The study measures problems experienced during the past 12 months by original owners of a three year old vehicle. It includes 202 different problem symptoms across all areas of the vehicle. According to J.D. Power, overall dependability is determined by the level of problems experienced per 100 vehicles (PP 100,) with a lower score reflecting a higher quality.
The Vehicle Dependability Study is used extensively by automotive manufacturers worldwide to help design and build better vehicles which in turn translates to higher resale values and higher customer loyalty. It also helps consumers make informed choices for both new and used vehicle purchases.
“Automakers, as a whole, have made significant improvements in reducing traditional problems, particularly with vehicle interiors; engines and transmissions; and steering and braking during the past several years,” said David Sargent, vice president of global vehicle research at J.D. Power and Associates. “However, as manufacturers add new features and technologies to satisfy customer demand and new legislation, they face the potential for introducing new problems.”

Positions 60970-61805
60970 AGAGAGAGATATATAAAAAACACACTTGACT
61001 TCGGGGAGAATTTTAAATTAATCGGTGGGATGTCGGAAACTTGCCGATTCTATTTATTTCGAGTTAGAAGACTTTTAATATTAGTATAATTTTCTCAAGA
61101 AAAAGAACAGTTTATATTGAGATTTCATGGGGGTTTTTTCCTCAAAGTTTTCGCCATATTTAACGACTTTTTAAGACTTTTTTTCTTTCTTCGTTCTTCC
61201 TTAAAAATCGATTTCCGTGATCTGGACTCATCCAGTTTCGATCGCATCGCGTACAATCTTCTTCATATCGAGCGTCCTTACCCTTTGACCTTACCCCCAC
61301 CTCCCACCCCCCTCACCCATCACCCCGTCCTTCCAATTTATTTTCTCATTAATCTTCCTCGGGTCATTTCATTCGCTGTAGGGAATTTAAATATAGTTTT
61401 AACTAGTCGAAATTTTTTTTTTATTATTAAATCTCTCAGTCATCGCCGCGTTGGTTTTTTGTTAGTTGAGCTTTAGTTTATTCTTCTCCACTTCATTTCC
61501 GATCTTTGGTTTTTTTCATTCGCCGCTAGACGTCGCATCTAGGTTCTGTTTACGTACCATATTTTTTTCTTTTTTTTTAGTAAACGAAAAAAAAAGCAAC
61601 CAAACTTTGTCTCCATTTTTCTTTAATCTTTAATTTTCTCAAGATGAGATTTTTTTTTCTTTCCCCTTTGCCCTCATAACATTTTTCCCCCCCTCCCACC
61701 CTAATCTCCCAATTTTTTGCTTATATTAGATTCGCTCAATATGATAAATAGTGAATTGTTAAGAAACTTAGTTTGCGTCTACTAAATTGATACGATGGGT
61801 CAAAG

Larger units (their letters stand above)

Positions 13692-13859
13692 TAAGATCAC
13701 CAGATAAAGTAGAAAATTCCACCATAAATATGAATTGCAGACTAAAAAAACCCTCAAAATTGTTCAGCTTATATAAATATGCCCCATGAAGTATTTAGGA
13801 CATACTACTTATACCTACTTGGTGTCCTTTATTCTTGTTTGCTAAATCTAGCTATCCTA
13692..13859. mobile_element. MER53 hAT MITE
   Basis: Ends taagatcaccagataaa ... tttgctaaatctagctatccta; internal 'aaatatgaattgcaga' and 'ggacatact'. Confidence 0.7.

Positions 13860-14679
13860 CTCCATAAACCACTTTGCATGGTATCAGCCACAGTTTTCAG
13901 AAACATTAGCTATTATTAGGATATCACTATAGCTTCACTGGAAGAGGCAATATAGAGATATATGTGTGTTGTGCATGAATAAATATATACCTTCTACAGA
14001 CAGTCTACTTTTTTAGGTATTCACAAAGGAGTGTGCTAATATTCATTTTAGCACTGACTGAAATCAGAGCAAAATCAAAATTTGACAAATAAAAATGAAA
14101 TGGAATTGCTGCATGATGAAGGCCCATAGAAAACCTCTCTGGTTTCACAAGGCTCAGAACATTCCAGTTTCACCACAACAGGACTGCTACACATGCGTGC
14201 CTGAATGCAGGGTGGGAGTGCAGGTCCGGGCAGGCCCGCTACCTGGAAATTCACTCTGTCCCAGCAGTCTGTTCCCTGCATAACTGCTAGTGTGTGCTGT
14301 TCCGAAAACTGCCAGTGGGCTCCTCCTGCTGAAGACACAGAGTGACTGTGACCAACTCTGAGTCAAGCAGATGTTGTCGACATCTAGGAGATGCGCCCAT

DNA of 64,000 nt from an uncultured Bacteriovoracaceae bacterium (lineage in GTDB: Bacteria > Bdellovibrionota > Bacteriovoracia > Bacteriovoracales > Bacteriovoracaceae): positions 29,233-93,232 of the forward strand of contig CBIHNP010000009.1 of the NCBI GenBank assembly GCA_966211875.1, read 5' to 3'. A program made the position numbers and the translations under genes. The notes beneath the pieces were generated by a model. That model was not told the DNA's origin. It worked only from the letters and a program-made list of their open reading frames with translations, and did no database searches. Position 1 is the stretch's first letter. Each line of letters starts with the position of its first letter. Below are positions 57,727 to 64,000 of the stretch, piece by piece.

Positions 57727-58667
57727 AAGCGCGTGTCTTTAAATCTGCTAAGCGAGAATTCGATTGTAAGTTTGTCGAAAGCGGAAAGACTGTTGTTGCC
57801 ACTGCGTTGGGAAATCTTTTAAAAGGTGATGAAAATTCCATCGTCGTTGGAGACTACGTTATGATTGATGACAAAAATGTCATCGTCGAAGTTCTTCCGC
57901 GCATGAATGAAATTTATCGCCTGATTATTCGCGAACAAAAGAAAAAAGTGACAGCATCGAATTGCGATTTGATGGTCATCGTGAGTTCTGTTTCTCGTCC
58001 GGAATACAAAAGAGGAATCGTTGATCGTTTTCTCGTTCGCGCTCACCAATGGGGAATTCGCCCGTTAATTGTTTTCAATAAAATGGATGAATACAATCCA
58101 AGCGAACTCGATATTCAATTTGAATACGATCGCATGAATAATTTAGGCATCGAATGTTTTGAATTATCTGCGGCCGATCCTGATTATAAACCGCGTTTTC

According to Sargent, as newer technologies become more widespread, enhancing the dependability of these features has become an important point of differentiation among automakers.
Toyota Motor Corporation continues to perform well in long-term dependability and garners seven segment awards—more than any other automaker in 2011. In the Midsize Pickup category, the 2008 Toyota Tacoma was ranked most reliable, followed by the Honda Ridgeline. No other models in this segment performed above the segment average. In the Large Truck category, the 2008 Toyota Tundra was the award recipient while the Dodge Ram 1500 and Ford F-150 both receive honorable mentions.